Most Americans think of water as basically “wet” and don’t consider its other attributes. But many residential water users have had to confront one of water's less-appealing characteristics: hardness. Water hardness is a measurement of the concentration of minerals—primarily calcium and magnesium, along with traces of other metals—that are naturally dissolved in drinking water. Using hard water can negatively impact a number of everyday activities, including showering, doing laundry, and washing dishes. According to the U.S. Geological Survey, there is quite a bit of variation in the mineral content of drinking water supplies across the United States. The agency found the softest waters in parts of New England, the South Atlantic-Gulf States, the Pacific Northwest, and Hawaii, while the hardest were measured in "streams in Texas, New Mexico, Kansas, Arizona, and southern California.” But no matter what part of the country you live in, hard water can become an issue. Its effects can, however, be mitigated by installing a water softener, which removes the dissolved minerals, typically by exchanging the calcium and magnesium ions with sodium or potassium ions. Is your water too hard? Here are just a few of the tell-tale signs that you may need a water softener.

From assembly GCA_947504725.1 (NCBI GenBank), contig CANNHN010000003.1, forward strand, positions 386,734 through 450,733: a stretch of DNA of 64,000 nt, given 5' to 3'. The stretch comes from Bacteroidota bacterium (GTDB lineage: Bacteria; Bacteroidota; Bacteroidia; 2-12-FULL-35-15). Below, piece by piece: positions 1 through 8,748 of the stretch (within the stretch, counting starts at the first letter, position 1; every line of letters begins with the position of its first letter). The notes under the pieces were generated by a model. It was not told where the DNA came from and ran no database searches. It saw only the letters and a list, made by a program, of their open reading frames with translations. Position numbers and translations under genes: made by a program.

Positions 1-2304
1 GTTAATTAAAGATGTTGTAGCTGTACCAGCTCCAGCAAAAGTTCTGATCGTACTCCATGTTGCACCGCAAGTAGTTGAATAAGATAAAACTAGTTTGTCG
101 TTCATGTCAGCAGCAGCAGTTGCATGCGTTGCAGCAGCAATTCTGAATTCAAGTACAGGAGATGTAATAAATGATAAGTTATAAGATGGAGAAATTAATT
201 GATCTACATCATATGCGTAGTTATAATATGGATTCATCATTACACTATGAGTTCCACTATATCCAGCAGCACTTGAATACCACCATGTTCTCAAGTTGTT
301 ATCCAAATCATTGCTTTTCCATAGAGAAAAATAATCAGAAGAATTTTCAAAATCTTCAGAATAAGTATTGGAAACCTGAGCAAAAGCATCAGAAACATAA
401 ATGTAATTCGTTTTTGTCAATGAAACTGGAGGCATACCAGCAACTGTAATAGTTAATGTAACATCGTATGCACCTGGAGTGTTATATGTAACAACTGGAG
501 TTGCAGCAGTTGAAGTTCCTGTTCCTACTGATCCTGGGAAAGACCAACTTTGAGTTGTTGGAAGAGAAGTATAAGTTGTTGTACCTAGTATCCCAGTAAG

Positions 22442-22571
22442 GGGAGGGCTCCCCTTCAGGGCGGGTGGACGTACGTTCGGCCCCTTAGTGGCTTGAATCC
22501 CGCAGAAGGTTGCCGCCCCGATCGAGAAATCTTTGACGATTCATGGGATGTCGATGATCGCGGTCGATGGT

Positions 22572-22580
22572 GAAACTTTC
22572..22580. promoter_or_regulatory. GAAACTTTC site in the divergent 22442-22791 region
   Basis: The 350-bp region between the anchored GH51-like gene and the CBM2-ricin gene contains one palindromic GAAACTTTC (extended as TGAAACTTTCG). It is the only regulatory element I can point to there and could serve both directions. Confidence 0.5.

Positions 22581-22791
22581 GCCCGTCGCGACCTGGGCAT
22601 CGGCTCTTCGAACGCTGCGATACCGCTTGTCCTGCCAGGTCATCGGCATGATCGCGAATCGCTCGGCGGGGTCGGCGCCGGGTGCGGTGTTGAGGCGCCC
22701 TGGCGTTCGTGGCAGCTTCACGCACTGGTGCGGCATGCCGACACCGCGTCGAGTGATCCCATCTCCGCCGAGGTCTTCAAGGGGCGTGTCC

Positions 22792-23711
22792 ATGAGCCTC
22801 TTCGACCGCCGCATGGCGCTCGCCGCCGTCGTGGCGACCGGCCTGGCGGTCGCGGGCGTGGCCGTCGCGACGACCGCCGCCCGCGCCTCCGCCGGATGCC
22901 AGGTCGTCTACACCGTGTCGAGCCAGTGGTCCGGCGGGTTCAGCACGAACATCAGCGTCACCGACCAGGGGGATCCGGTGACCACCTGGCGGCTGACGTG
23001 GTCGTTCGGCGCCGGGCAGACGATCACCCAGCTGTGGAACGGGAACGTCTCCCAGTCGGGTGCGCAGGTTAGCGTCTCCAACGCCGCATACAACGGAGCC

Q: Every time I open the fridge, I get a whiff of sourness that I can’t identify. I’ve already cleaned out all the ol...
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